Recently I started buying bitcoins and I’ve heard a lot of discusses inflation and deflation however, not lots of people actually know and consider what inflation and deflation are. But let’s start with inflation.
We always needed a way to trade value and the most practical way to take action is to link it with money. During the past it worked quite well as the money that has been issued was associated with gold. So every central bank had to have enough gold to pay back all of the money it issued. However, during Bitcoin Era Site changed and gold isn’t what’s giving value to money but promises. As you can guess it’s very easy to abuse to such power and certainly the major central banks aren’t renouncing to do so. Because of this they’re printing money, so put simply they’re “creating wealth” out of nothing without really having it. This process not only exposes us to risks of economic collapse nonetheless it results also with the de-valuation of money. Therefore, because money is worth less, whoever is selling something has to raise the price of goods to reflect their real value, this is called inflation. But what’s behind the amount of money printing? Why are central banks doing this? Well the answer they would offer you is that by de-valuing their currency they are helping the exports.
In fairness, inside our global economy that is true. However, that is not the only real reason. By issuing fresh money we can afford to cover back the debts we’d, put simply we make new debts to pay the old ones. But that is not only it, by de-valuing our currencies we are de-facto de-valuing our debts. That’s why our countries love inflation. In inflationary environments it’s easier to grow because debts are cheap. But what are the consequences of all this? It’s hard to store wealth. If you keep the money (you worked hard to get) in your money you are actually losing wealth because your money is de-valuing pretty quickly.
Because each central bank has an inflation target at around 2% we can well say that keeping money costs most of us at least 2% each year. This discourages savers and spur consumes. This is one way our economies are working, based on inflation and debts.
What about deflation? Well this is often the opposite of inflation and it is the biggest nightmare for our central banks, let’s understand why. Basically, we have deflation when overall the prices of goods fall. This would be caused by an increase of value of money. Firstly, it would hurt spending as consumers will undoubtedly be incentivised to save lots of money because their value increase overtime. Alternatively merchants will be under constant pressure. They will need to sell their goods quick otherwise they will lose money because the price they will charge because of their services will drop over time. But when there is something we learned in these years is that central banks and governments usually do not care much about consumers or merchants, what they care the most is DEBT!!. In a deflationary environment debt will become a real burden as it will only get bigger as time passes. Because our economies derive from debt you can imagine what will be the consequences of deflation.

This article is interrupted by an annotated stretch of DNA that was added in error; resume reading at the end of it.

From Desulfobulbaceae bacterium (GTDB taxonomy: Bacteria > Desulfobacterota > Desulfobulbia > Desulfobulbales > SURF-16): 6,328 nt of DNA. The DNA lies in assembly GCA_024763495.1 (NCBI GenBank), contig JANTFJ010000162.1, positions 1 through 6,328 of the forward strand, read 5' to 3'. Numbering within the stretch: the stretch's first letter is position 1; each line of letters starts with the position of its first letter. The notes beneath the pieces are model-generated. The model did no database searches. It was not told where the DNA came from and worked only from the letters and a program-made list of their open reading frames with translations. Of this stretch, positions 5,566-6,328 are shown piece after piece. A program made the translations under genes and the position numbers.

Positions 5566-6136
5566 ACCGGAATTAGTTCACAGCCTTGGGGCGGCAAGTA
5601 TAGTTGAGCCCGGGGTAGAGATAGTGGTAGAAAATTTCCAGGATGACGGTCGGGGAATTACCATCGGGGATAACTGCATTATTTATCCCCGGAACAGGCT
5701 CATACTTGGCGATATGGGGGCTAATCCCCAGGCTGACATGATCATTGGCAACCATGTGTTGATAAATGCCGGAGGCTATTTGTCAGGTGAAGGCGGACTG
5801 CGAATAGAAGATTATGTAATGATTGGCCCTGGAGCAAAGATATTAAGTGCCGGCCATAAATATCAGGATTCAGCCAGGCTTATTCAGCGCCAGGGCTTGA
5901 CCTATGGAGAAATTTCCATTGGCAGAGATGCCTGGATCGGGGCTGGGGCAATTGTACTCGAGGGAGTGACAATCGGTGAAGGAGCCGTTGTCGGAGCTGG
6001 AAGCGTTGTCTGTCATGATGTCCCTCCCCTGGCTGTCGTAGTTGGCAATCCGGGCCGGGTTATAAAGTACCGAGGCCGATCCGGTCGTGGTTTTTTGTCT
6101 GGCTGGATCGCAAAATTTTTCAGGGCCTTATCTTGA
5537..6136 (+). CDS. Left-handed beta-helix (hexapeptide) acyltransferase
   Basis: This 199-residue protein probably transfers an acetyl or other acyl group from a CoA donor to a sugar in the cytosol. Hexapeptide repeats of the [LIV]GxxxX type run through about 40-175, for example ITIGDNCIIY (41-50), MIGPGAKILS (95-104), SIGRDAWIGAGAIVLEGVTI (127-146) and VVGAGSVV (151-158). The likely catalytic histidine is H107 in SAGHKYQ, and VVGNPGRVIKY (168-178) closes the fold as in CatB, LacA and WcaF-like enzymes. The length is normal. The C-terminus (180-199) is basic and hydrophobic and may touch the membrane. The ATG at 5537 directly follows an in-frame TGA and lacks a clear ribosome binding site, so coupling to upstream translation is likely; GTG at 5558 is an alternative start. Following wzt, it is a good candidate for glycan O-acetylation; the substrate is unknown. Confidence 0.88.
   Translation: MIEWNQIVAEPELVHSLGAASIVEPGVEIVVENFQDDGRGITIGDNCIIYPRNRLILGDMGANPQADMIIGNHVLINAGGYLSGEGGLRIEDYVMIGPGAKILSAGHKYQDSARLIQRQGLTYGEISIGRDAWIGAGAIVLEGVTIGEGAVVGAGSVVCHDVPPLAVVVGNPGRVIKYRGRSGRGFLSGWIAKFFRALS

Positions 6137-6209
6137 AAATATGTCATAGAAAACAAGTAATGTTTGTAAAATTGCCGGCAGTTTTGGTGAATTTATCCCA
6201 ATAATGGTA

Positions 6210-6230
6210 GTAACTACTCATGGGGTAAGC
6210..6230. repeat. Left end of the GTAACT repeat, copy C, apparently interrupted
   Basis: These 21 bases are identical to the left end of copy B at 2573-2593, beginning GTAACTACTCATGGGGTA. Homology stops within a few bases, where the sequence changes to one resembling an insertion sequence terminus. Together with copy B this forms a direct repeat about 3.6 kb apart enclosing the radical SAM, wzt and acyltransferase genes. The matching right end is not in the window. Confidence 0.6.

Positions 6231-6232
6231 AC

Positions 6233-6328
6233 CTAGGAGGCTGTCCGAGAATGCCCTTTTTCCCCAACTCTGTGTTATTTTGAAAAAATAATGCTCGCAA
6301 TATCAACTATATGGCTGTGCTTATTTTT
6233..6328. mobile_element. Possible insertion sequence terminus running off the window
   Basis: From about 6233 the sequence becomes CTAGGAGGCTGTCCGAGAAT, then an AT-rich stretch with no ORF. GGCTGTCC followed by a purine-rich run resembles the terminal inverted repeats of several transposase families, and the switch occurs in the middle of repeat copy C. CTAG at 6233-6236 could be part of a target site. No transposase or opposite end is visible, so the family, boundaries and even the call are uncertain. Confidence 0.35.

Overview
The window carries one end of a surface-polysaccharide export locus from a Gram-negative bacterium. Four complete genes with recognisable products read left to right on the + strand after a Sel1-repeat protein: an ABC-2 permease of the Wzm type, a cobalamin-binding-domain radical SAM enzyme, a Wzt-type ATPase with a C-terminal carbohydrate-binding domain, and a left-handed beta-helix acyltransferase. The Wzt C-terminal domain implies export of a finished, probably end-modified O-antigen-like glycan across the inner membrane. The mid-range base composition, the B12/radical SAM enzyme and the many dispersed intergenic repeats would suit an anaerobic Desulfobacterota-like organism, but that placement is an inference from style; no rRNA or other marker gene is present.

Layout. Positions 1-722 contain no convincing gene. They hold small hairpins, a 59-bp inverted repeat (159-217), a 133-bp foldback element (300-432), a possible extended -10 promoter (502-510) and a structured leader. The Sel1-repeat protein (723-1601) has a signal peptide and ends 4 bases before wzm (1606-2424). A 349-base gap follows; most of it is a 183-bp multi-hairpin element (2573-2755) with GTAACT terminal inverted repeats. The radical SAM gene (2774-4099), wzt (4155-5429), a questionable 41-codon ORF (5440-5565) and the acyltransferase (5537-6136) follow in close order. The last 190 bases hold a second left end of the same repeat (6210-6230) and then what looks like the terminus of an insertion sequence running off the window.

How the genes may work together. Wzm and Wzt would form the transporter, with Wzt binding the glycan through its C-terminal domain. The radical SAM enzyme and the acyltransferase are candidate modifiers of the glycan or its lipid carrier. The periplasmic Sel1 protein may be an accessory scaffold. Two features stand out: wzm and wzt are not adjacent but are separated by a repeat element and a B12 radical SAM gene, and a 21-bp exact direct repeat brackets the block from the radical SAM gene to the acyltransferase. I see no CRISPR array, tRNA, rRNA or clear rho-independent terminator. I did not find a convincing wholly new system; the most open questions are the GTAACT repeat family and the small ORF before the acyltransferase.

So to conclude, inflation is growth friendly but is based on debt. Therefore the future generations will pay our debts. Deflation alternatively makes growth harder but it means that future generations won’t have much debt to pay (in such context it might be possible to afford slow growth).
OK so how all this fits with bitcoins?
Well, bitcoins are made to be an alternative for the money and to be both a store of value and a mean for trading goods. They’re limited in number and we’ll never have a lot more than 21 million bitcoins around. Therefore they’re designed to be deflationary. Now we have all seen what the consequences of deflation are. However, in a bitcoin-based future it would still be possible for businesses to thrive. The ideal solution will be to switch from a debt-based economy to a share-based economy. Actually, because contracting debts in bitcoins will be very expensive business can still have the capital they need by issuing shares of their company. This could be an interesting alternative as it will offer you many investment opportunities and the wealth generated will be distributed more evenly among people. However, just for clarity, I have to say that part of the costs of borrowing capital will be reduced under bitcoins because the fees would be extremely low and there won’t be intermediaries between transactions (banks rip people off, both borrowers and lenders). This might buffer a few of the negative sides of deflation. Nevertheless, bitcoins will face many problems unfortunately, as governments still need fiat money to cover back the huge debts that people inherited from the past generations.